By Eric Scalise, Ph.D.
Some years back, my wife and I, along with our two sons, took one of those vacations that provide a lifetime of memories. However, for me, the highlight was our time together in Sequoia National Park. It was here, in the midst of God’s beautiful creation, that I finally understood the power of a seed...
Every family has its own unique set of rules. They are typically established by parents and set the tone for communication, decision-making, and conflict resolution, as well as defining the parameters for how relationships are supposed to function within the home environment.
When it comes to the brokenness seen in many toxic relationships, including a chaotic marriage, the road to freedom and restoration is often a process. Just as hurt and pain usually develop over a period of time, recovery and healing also tend to follow a progressive journey back toward stability.
By Eric Scalise, Ph.D. and Stephanie Holmes, M.A.
What do music composers Amadeus Mozart and Ludwig van Beethoven, artists Michelangelo and Vincent van Gogh, physicists Sir Isaac Newton and Albert Einstein, Renaissance polymath Leonardo da Vinci, President Thomas Jefferson, and Microsoft Founder Bill Gates have in common? All are known or suspected of fitting somewhere on the autism spectrum.
My wife and I remember the day quite well. Our identical twin sons came home from school one afternoon and announced that they had decided to enter the United States Marine Corps. The terrorist attacks of 9-11 were still fresh in our nation’s psyche and military operations were already underway in both Afghanistan and Iraq. As parents, we had visions of college and “safe” jobs with a future.
Every marriage and every home offers the opportunity to create meaningful relationships, to lay the groundwork for a secure and healthy self-identity and to incorporate scriptural principles that lead to a vibrant and active celebration of one’s relationship with God. In 1 Corinthians 8, the Apostle Paul tells us that “love edifies” or builds up. Love helps build a marriage. Love helps build well-balanced children and a legacy that moves from one generation to the next. Yet, what about the things that tear down?
An oft quoted verse of Scripture related to marriage is, “The two shall become one” (Eph. 5:31). Unfortunately for many couples, once the marriage ceremony is over, the adventure begins when a husband and wife start arguing about, “Which one?”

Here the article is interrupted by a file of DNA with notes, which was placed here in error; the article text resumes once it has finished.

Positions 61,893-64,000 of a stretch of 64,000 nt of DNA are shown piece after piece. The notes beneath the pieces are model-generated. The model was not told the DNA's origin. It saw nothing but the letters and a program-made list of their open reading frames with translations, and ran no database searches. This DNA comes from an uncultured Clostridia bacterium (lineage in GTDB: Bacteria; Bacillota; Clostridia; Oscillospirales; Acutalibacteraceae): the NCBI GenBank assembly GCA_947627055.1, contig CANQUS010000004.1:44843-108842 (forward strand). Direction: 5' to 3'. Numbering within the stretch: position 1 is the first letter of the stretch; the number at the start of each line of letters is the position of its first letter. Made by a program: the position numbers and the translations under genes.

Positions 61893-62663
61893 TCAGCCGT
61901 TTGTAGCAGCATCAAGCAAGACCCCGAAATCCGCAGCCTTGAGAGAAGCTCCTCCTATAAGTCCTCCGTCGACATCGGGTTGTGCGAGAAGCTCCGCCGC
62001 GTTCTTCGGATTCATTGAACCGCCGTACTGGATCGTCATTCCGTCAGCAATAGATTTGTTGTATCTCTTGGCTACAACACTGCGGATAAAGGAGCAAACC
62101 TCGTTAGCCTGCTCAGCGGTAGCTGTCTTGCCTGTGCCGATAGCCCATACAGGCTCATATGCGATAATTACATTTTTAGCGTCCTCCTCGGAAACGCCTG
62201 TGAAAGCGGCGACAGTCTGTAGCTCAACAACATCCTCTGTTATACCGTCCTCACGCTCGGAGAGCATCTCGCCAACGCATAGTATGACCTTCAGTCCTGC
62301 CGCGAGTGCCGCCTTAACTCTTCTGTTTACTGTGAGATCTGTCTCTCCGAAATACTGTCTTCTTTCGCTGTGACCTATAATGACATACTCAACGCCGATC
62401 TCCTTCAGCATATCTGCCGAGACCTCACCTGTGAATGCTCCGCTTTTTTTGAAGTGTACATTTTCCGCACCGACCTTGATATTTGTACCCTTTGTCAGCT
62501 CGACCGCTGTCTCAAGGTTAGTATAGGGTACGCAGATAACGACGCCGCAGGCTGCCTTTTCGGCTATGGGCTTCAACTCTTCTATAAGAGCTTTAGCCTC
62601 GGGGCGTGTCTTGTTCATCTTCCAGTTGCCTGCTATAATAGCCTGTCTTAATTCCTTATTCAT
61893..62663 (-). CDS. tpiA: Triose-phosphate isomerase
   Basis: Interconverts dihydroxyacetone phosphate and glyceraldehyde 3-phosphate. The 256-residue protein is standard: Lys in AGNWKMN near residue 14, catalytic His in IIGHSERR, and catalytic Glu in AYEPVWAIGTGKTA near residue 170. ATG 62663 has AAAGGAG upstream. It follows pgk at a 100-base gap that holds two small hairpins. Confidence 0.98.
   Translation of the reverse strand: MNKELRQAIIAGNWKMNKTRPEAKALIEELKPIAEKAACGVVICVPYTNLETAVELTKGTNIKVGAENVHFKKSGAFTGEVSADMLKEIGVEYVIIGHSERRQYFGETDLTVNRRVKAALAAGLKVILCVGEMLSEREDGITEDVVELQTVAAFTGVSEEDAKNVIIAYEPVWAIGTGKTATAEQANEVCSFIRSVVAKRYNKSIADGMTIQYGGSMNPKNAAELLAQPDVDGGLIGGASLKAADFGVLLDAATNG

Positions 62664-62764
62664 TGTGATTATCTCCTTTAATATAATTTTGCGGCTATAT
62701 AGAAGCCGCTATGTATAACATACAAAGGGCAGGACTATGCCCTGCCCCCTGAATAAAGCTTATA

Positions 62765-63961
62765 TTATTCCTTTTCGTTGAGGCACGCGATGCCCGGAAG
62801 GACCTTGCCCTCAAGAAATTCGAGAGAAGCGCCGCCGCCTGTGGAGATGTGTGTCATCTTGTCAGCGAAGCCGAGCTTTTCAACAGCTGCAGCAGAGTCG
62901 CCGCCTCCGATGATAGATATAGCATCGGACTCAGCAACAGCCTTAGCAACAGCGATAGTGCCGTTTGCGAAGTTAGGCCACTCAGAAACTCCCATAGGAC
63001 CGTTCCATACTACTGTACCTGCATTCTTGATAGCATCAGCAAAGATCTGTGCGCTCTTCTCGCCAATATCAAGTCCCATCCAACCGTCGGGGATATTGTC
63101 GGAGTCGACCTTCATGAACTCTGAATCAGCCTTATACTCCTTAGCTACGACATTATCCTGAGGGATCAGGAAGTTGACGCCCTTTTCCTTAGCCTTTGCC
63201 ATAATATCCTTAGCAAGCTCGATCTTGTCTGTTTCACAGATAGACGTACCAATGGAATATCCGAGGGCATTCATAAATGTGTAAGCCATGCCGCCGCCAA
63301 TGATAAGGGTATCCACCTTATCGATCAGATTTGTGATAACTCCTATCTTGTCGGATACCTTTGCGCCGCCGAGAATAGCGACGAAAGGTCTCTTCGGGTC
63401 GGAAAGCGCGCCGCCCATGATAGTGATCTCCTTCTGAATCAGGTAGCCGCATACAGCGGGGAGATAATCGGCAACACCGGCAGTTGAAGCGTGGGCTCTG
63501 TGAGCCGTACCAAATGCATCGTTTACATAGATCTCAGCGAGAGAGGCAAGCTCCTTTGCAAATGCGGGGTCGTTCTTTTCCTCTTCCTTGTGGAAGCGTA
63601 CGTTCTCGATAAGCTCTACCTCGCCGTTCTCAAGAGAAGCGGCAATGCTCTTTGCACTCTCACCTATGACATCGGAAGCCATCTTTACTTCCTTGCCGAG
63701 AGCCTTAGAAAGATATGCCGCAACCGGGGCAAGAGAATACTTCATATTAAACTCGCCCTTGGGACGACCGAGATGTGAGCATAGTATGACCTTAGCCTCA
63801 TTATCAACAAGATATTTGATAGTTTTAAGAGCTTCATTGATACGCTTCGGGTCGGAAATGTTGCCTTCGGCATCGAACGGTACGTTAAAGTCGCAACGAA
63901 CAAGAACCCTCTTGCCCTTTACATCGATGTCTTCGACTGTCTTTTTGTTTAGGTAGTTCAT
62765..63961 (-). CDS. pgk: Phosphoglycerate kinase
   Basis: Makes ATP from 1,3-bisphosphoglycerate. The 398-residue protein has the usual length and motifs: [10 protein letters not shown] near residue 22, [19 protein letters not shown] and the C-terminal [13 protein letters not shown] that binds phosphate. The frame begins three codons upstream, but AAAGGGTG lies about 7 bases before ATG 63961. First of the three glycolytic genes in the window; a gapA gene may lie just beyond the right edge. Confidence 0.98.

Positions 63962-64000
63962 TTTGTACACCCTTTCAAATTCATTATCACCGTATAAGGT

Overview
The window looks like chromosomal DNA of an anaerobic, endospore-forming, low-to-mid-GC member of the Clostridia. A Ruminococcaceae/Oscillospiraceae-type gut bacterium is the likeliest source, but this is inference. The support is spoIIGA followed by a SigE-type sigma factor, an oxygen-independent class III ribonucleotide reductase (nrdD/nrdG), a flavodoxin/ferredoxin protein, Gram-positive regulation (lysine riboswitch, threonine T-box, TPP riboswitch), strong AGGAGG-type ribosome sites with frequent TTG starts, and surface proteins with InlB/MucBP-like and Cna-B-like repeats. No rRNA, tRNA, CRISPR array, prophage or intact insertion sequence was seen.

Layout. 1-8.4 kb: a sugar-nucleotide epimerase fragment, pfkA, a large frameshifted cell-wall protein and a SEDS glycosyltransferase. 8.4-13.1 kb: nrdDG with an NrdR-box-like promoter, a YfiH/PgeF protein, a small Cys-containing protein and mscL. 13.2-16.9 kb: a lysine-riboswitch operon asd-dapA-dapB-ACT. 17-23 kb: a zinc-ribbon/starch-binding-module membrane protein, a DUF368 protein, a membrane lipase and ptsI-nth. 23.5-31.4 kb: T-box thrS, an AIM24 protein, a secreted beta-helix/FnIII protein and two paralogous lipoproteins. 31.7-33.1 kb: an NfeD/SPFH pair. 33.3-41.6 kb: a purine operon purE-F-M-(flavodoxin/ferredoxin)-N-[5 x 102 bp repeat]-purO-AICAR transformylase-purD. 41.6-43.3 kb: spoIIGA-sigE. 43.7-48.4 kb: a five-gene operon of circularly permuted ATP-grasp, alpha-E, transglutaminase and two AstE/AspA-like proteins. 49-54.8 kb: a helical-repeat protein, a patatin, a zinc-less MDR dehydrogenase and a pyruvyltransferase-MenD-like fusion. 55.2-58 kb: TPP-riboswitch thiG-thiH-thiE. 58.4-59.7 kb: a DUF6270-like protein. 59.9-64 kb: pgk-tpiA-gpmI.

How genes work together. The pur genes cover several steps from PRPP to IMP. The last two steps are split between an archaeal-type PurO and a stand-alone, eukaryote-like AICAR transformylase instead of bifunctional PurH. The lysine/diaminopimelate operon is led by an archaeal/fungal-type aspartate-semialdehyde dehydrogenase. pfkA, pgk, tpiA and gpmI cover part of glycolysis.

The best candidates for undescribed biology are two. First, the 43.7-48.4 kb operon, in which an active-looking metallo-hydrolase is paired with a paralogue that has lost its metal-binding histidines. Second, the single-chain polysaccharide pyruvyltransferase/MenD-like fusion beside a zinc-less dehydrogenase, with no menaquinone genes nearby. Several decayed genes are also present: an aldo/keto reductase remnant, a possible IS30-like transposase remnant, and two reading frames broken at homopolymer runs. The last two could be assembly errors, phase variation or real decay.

By Dr. Eric Scalise, Ph.D
I once told a group of counseling students I did not really believe in premarital counseling. After the awkward pause and allowing the confused expressions to settle in, I smiled and said, “That’s because I believe in pre-engagement counseling.”
By Eric Scalise, Ph.D., LPC, LMFT
What does it mean to manifest Christ? Within our homes? To our children and families? What is required of Christian mothers and fathers? According to Webster’s, the term “manifest” is defined as, “making clear or evident to the eye or the understanding; to show or be distinctively perceived; to prove and put beyond doubt or question.” It is also the root word in manifesto, which is a public demonstration or an openly declared statement.
Everyone has a story to tell and everyone needs to tell his or her story. As a husband or wife, your life also has verses and chapters, and that narrative is being lived out each day with your spouse.
Let’s take a closer look at the process of recovery. Years ago, a good pastor friend of mine, Stuart Rothberg, shared with me four simple steps on this pathway to freedom.
So what about you? Has your husband or wife done something that was deeply hurtful? Or has there been an ongoing pattern of hurt and disregard? Perhaps you have wrestled with some of the reasons I listed as to why it can be difficult to forgive. Do you struggle with who you’re looking at in the mirror every day? Has God seemed distant and out of reach in your situation or marriage?